White Rabbit by London Miller

November 28, 2018 Book Review 0 ★★★★★

White Rabbit by London Millerfive-stars
White Rabbit: The Rise by London Miller
Series: The Kingmaker Saga #1
Also in this series: White Rabbit: The Fall, Black Swan
Published by Self-published on November 28, 2018
Genres: Suspense
Pages: 389
Buy on Amazon
Available on KU at posting: Yes

As an investigative journalist, Karina Ashworth’s job involves delving into New York’s black market of criminals and mischief where sin is almost too tempting to ignore.

When she crosses paths with a man whose smile is a little too cunning—and his power a little too vast—she learns very quickly that dancing with the devil is far more enjoyable than she had ever imagined.

But Uilleam Runehart is not at all what he seems, and as a notorious fixer with a thirst for power, he’ll do anything to obtain his title.


How much would you pay to be a king?

This book may be unsuitable for people under 17 years of age due to its use of sexual content, drug and alcohol use, and/or violence.

I voluntarily reviewed a complimentary copy of this book.

By Lily

Curiosity and intrigue were at the forefront of my desire to read White Rabbit. It was the chance to understand Karina, the woman who has been referred to throughout the Den of Mercenaries series. Karina was a woman I was prepared to despise. I was startled when I instantly connected with her and it made me wonder what on earth could have happened between then and now.

Essentially, White Rabbit is the story of the Kingmaker’s journey to infamy. He exists at the top of the chain in a complex powerful world. Well at least I assumed he did because now I can see he has company. Friends are far and few. Loyal alliances valued above all but what is life without friends, especially when your family is more about business than love.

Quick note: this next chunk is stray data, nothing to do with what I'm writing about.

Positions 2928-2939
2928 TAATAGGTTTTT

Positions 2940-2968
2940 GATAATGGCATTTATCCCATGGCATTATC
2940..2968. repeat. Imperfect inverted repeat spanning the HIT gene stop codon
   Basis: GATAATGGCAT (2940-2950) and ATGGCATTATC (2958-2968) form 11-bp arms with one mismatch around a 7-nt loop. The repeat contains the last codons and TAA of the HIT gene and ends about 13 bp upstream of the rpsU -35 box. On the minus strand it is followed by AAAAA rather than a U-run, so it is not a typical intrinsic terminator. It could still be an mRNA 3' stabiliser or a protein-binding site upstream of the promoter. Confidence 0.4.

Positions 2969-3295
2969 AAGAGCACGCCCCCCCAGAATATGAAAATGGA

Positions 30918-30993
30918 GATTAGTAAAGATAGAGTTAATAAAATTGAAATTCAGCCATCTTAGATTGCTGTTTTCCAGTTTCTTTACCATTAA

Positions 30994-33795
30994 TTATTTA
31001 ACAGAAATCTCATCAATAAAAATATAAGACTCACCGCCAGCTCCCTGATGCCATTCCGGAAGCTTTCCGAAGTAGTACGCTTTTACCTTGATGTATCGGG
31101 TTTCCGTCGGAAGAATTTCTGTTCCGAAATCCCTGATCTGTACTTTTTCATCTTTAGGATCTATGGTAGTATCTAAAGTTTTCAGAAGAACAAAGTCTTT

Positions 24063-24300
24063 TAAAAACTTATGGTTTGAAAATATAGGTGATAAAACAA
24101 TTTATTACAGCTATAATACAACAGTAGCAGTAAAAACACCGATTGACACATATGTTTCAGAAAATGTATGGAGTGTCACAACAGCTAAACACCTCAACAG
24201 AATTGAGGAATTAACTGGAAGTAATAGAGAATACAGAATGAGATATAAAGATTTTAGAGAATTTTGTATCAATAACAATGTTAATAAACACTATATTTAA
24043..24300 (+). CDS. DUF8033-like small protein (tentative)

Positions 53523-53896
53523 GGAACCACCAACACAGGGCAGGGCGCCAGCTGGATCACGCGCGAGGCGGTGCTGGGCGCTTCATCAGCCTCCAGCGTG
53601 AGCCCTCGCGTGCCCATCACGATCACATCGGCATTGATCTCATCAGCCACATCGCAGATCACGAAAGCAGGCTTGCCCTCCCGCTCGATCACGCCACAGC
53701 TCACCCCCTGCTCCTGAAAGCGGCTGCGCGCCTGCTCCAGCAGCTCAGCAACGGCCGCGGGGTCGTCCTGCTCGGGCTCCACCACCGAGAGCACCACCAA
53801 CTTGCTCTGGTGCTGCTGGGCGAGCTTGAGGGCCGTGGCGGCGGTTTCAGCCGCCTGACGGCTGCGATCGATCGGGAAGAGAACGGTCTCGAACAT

“Should I even ask how you managed this?” “Friend of a friend of an enemy. Small circles, ya know.”

In true London Miller style, she opens the story with a commanding first sentence (not the quote above, you need to experience that on the page!). From there her writing draws you into a world of characters that operate outside of conventional boundaries. It is the story behind the story in more ways than one. Karina is working as a reporter for a newspaper. She has been raised to understand words have power. The truth of such resonates throughout the book. One word can be a command, a death sentence or if you’re lucky the reason you wake to see another day.

He might have made her feel a lot of things, but fear wasn’t one of them.

Karina is a natural born queen who is unaware of her potential. Her motivation leads her to her destiny. Torn between her heart, family expectations and moral compass, she is conscious of the impact her choices will have on her and others. There is as much mystery surrounding Karina as there is Uilleam. I adored her enquiring mind and the way she struggled with finding her centre each time drama erupted. Minimal time spent with her family merely added to the growing lists of questions I have about Karina. The question is how much she is willing to pay to be the queen…

“Am I really that transparent?” “Only when you’re visualizing prey.”

Uilleam on the flip side is more transparent than he has been in any book so far. He’s about to build his army of mercenaries. While I know who to expect, the backstory of how they became to be with the Kingmaker is what I am craving. So far, he has Skorpion at his side. It was good to catch up with him, even though he was busy working. We know there are more mercenaries to come and here in is where my thirst for the next book is building on top of what caused the inevitable rift.

White Rabbit is just the beginning and readers will be relieved to know that while the phrase ‘To Be Continued’ leaps off the final page, the ending is resoundingly a HFN and will leave you in a good space as we wait for the next book to arrive. Be sure to scroll through the chapter headings, they provide a hint at what you have to look forward to beginning with The Would-be King.

5 Stars

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